Introduction to the Emacs Editor - Wellesley CScs. anderson/writing/emacs/emacs-intro.pdf · Introduction…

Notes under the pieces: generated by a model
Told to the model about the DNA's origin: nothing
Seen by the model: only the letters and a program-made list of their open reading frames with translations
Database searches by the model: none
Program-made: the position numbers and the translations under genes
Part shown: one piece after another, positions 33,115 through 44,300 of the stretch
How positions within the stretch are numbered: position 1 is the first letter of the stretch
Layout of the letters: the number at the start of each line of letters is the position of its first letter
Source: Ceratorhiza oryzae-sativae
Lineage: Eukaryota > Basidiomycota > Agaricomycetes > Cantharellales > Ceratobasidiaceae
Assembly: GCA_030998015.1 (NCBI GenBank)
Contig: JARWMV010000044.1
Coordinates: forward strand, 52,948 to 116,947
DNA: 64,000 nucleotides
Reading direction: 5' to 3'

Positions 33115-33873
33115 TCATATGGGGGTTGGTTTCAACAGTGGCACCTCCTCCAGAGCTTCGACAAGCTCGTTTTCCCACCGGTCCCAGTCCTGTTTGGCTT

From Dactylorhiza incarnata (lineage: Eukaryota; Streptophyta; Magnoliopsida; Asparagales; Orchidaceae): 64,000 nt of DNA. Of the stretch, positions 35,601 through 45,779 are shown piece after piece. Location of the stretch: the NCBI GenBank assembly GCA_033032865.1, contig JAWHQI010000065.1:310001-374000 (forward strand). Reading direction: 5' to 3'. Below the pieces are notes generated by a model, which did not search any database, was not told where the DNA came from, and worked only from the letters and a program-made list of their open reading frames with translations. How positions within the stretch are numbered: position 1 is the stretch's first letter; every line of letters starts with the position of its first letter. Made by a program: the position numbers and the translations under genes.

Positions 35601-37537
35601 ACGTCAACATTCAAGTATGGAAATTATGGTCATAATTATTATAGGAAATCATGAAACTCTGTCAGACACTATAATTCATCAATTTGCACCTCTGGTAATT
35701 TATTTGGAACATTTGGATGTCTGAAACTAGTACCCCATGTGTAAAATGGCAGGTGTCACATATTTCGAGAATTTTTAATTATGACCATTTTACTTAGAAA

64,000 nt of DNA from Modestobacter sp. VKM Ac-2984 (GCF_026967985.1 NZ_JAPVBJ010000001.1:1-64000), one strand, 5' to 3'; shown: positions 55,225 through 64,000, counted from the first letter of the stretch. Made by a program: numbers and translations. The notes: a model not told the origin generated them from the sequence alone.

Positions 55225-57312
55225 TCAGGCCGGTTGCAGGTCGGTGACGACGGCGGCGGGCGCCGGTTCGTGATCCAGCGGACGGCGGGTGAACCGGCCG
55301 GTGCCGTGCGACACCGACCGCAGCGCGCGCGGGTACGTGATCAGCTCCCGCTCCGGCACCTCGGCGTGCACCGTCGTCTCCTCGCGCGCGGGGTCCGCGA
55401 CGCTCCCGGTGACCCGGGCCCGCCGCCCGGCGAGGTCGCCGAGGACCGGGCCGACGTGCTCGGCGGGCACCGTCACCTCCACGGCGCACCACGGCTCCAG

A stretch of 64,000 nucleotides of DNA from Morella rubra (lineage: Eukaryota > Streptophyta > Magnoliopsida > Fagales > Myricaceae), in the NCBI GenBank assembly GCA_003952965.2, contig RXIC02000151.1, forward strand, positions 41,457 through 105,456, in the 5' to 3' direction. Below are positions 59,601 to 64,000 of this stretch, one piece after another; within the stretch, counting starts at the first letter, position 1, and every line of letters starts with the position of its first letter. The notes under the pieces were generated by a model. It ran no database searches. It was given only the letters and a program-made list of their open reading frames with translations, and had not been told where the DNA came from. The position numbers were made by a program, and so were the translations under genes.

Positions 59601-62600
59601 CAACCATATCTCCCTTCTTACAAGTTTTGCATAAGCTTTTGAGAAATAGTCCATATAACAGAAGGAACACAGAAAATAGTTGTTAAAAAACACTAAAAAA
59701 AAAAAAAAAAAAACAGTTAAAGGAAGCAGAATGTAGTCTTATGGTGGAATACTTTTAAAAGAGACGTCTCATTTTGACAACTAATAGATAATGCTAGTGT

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<ul><li><p>Introduction to the Emacs Editor</p><p>Scott D. Anderson</p><p>Wellesley</p><p>c</p><p>Fall 2002</p><p>1 What is Emacs?</p><p>Emacs is an editor: a program that allows you to modify files. Many of you have already used an editor, so it may beeasier to think of it as similar to, but different from, editors such as vi, Microsoft WORD, or Corel WordPerfect. Thelatter two are intended to create typeset documents, so they include commands to manage fonts, margins and otherword processing features. For that reason, they are pretty different from Emacs. Emacs is not a word processor; itssimilar only in that you use them to modify the contents of files (as opposed to, say, playing Solitare).</p><p>Emacs and vi are editors of ASCII (plain text) files. In this, they are more similar to the Windows program calledNotepad or the Macintosh program called SimpleText. Since vi is the other commonly used editor on Unixmachines, I will often compare and contrast Emacs to vi; if you dont know vi, just ignore that.</p><p>2 Overview of Emacs</p><p>Emacs is an editor available on most UNIX systems; indeed, there are implementations for Windows 95 and theMacintosh, too. Like vi, which is built-in to all UNIX systems, Emacs is a screen editor. Unlike vi, Emacs ismodeless editor, which means that you dont have to switch to insert mode in order to put characters into the file. 1</p><p>By default, any character you type is put into the file at that point. (The point is usually marked by a rectangularblock on the screen.)</p><p>Since normal characters like a or $ are inserted into the file, you have to use abnormal characters to givecommands to Emacs. There are essentially four ways to give commands to Emacs:</p><p> Control characters. This is when you hold down the control key, which is usually at the left side of yourkeyboard, near the shift key, and type a letter. For example, hold down control and type b and youve typed acontrol-b2 In Emacs documentation, a control letter like control-b is written as C-b. That means to holddown the control key and type an bdont type the hyphen. By the way, C-b moves the cursor backward onecharacter.</p><p> Prefix characters. This is where the command is actually a sequence of keystrokes, the first of which is calledthe prefix. For example, you can save your file by typing C-x C-s. The C-x is the prefix. Lots of commandsstart with C-x. Another is C-x u, which is the undo command.</p><p> Modified characters. On certain keyboards, there are extra modifier keys. A modifier key is like the shift key:it changes the character when held down as the character is typed. Shift turns b into B. Control turns binto control b. Similarly, the meta key turns b into meta b. On some keyboards, the meta key is actuallymarked, just like the control key. On other keyboards, one of the existing keys is assigned to be the meta key,such as the Alt key. Here at Wellesley, the Alt key is the meta key. So, for example, to use the meta b</p><p>My thanks to J. Ross Beveridge of Colorado State University, who sent me an Emacs primer that became the core of this document.</p><p>1On the other hand, Emacs has lots of modes for editing different kinds of files. The word mode is somewhat overused in computer science.2This is actually a ASCII character. Its number 2 in the ASCII code, while an B is number 66 and b is number 98. Do man ascii to see a</p><p>table of the whole ASCII character set. All the control codes are in the beginning, so control-a is number 1, control-b is number 2 and so forth.</p><p>1</p></li><li><p>command, hold down the Alt key and type a b. That command would be documented as M-b (analogouslyto C-b). The M-b command backs the cursor up by one word.</p><p>What if your keyboard doesnt have a meta key, not even one that is assigned? (This often happens if you areusing Emacs via a modem and a terminal emulator; for example, youre logged into a Linux machine usingtelnet or SSH.) You can always use the Escape key (marked ESC) as a prefix character to mean meta. Note thatESC is not a modifier key, so you first type ESC then type b but dont hold down the ESC key. Meta keysare not in the 7-bit ASCII character set, but the ESC character is (its number 27).</p><p>By the way, sometimes these modifier keys are combined. If you hold down both meta and control and type ab you get the C-M-b command, which goes backword by one parenthesized expression. If you dont have ameta key, type ESC followed by C-b.</p><p> Extended commands. Emacs has so many commands that there are not enough keystrokes for them all, so youhave to specify their names. This is done with the less commonly used commands, so you wont need this muchuntil you become more experienced. First, you have to type a prefix, which is M-x and then Emacs promptsyou for the name of the command in the minibuffer 3 After you type the name of the command, 4 you press thereturn key, which is documented as RET, just as if this were the unix command line. An example is M-x manRET which prompts you for some input and runs the UNIX man command on that input and puts the resultinto a buffer for you, which then allows you to search it, edit it, save pieces, and so forth.</p><p>Note that you can get any command via M-x; its just that the more common commands are bound to keys.When the documentation talks about key bindings, theyre talking about the connection between keystrokesand commands. You can modify those key bindings if you want to.</p><p>Finally, when you start Emacs youll notice some menus and icons, so you can also issue commands by using themouse. Power users spend most of their time using keyboard commands, so thats what Ill describe in this document.</p><p>One other distinction between Emacs and vi is that Emacs allows you to edit several files at once. The window forEmacs can be divided into several windows each of which contains a view into a buffer. Furthermore, on a windowingsystem, you can start up multiple windows (Emacs calls them frames) each of which seems to have Emacs running init, but theres really only one Emacs process behind all of it. Each Emacs buffer typically corresponds to a differentfile. Many of the commands listed below are for reading files into new buffers and moving between buffers. Thisdistinction results in a very big difference in how the two editors are used. Most vi users enter and exit vi manytimes, as they edit files and save them. Consequently, vi has been built to start very quickly. Most Emacs users, onthe other hand, start up Emacs once when they login and only exit it when they logout. Instead, they just save buffersand switch to another window where they run the compiler or whatever. Consequently, very little effort has gone intomake Emacs start quickly.</p><p>3 Using Emacs, Getting Started</p><p>If youre logged into the console, so you have a window manager available, the easiest way to start Emacs is from themenu. (TODO: Describe where for KDE and Gnome.) It will come up and have a bunch of information about gettinghelp and running the tutorial. The initial buffer will be *scratch*. You can then use commands to read in files asnecessary.</p><p>Alternatively, you can start Emacs from the command line. This is useful when youre logged in remotely viatelnet or SSH. To use Emacs on a file, type emacsfilename.5 If the file exists, then the first screens worth of thefile will be displayed; if it doesnt exist, a help message will be displayed. Alternatively, you can start up Emacs fromthe command line without mentioning a file, in which case it comes up just as described in the previous paragraph.</p><p>3The minibuffer is a line at the very bottom of the Emacs window, right below the status line, (which is the one that tells you what file youreediting and information like that). The minibuffer is used anytime Emacs needs more information from you in order to execute a command; and itsused whenever Emacs to tell you something short in response to a command.</p><p>4Emacs has what is called completion, meaning that as you type in a command, you can type a space or tab at any time and Emacs will eitherfill out the rest (if there is only one possible completion) or it will list the possible completions. This tremendously reduces the amount of typingand prevents mistakes.</p><p>5If you want Emacs to run in its own window, which you might not if youre logged in remotely, but sometime you might (Its too complicatedto get into now. TODO: expand this.) you would typically would, follow the command with an ampersand (&amp;) and it will run in the backgroundin its own window.</p><p>2</p></li><li><p>To give you a head start, the following lists some basic commands you will need to know to use Emacs to edit afile. An exclamation point to the left of the commands indicate those to learn immediately.</p><p>3.1 Help Commands</p><p>! C-h help-command, prefix character for lots of useful help commands! C-h t help-with-tutorial, command to run the tutorial</p><p>C-h i info describes most of the emacs commands in man style pagesC-h k describe-key tells you what a particular keystroke does</p><p>! C-h a command-apropos, prompts for a string and then searches for all emacs commands thatcontain that string</p><p>! C-h ? help-for-help, describes how to use the help facilities</p><p>3.2 File Reading and Writing Commands</p><p>! C-x C-f find-file, first prompts for a filename6 and then loads that file into a editor buffer of thesame name</p><p>! C-x C-s save-buffer, saves the buffer into the associated filenameC-x C-w Write named file, prompts for a new filename and writes the buffer into it</p><p>3.3 Movement Commands</p><p>Each Emacs buffer has a location called point, which is where new input will go. There are zillions of commands tomove the point. In addition, the arrow keys and clicking with the mouse work too. You can change the window (butnot the point) by using the scroll bars.</p><p>However, Id like to encourage you to learn some of these movement keyboard commands. First of all, there arecircumstances (some telnet connections), when the arrow keys and the mouse wont work. Secondly, the movementcommands can be more efficient. Using the arrow keys takes no effort to learn, but you pay for that every time youhave to move a long way. Some users dont seem to mind holding down an arrow key for 10 seconds when a few C-vcommands would have the same effect, but you wont know you have a choice unless you try to learn C-v and othersuch commands.</p><p>! C-a put cursor at beginning-of-line! C-e put cursor at end-of-line! C-b go backward one char! C-f go forward one char! C-n go to next line! C-p go to previous-line! C-v scroll-up by one screenful! M-v scroll back by one screenful</p><p>M- go to beginning-of-bufferM- go to end-of-bufferM-b go backward one wordM-f go forward one word</p><p>3.4 Copy, Kill and Yank Commands</p><p>Word processing programs refer to copy and paste, but Emacs calls them copy and yank. (You might argue thatEmacs should change, but Emacs has been calling it yank for over twenty years and its a hard habit to break.)Anything that is deleted (killed) is remembered (in the kill-buffer) and can be yanked back at any location.</p><p>6Recall that Emacs has completion, meaning that as you type in a filename, you can type a space or tab at any time and Emacs will either fillout the rest (if there is only one possible completion) or it will list the possible completions. This tremendously reduces the amount of typing andprevents mistakes.</p><p>3</p></li><li><p>! C-d delete-charM-d delete from cursor to end of word immediately ahead of the cursor</p><p>! C-k kill-line, delete the rest of the current lineC-@ set-mark-command, the mark is used to indicate the beginning of an area of text to be</p><p>killed, copied or whateverC-w kill-region, delete the area of text between the mark and the current cursor positionM-w copy-region-as-kill, copy area between mark and cursor into kill-buffer so that it can be</p><p>yanked into someplace else! C-y yank, insert at the point whatever was most recently killed or copied! M-y yank-pop, insert at the point whatever was killed or copied previous to the last yank or</p><p>yank-pop</p><p>3.5 Search Commands</p><p>Emacs uses something called incremental search, which I think is much better than search commands on othereditors. Say you want to search for administration. Rather than prompt you for the entire search string, Emacs letsyou type it one letter at a time. Each letter you type causes Emacs to show you the next occurrence. So, you type C-s(incremental search) and the letter a, and Emacs shows you the next a in the file. Then you type d and Emacsshows you the next occurrence of ad. Then you type m and emacs shows you the next occurrence of adm. By thetime youve typed admin, youve probably already found the occurrence of administration that you were lookingfor, and you had to type only a fraction of the search string. If you get to the end of the search string, just keep typingC-s and it shows you the next occurrence.</p><p>! C-s isearch-forward, incremental search prompts for a string and searches forward in the bufferfor it. It starts searching immediately</p><p>C-r isearch-backward, like isearch-forward, but goes backwardsM-% query-replace, prompts for a search string and a string with which to replace the search</p><p>string</p><p>3.6 Window and Buffer CommandsC-x 0 deletes current windowC-x 2 splits current window into two parts, so you can edit at two different locations in the same</p><p>file or so that you can view two different files at the same timeC-x b switch-to-buffer, display a different buffer on the screenC-x o move the cursor to the other window (assuming that you have two windows/buffers open</p><p>at once)! C-x C-b list-buffers, shows the buffers currently loaded into emacs</p><p>3.7 Exiting Emacs, Fixing Mistakes and Other Important Stuff</p><p>! C-x C-c save-buffers-kill-emacs, when you are finished editting, it offers to save editted but unsavedbuffers and then exits</p><p>! C-g keyboard-quit, if while typing a command you make a mistake and want to stop, this abortscommands in progress</p><p>C-u universal-argument, if you want to do a command several times type this command fol-lowed by a number (for the number of times) followed by the command you wish repeated.Its also used to modify the behavior of some commands.</p><p>! C-x u undoes the last command typed, in case you made a mistake! M-x execute-extended-command, prompts for the name of an Emacs command, allows you to</p><p>execute commands if you know roughly what it is called but cannot remember the keystrokes for it</p><p>4</p></li><li><p>4 Customizing Emacs</p><p>Perhaps the biggest difference between Emacs and vi (and other editors), is that Emacs is designed to be customizable.It has a built-in way to run programs written by users (in a programming language called Emacs-lisp or elisp forshort) and loaded into Emacs. Many, many people have written extensions to Emacs to do all kinds of things. Whenyoure more experienced, perhaps youll be one of them.</p><p>There are simpler ways to customize Emacs than writing code. Often its as simple as setting the value of avariable. For example, suppose you would like Emacs to save backup versions of your files. You would set somevariables to true by doing the following:</p><p>(setq make-backup-files t)(setq version-control t)</p><p>Where do yo...</p></li></ul>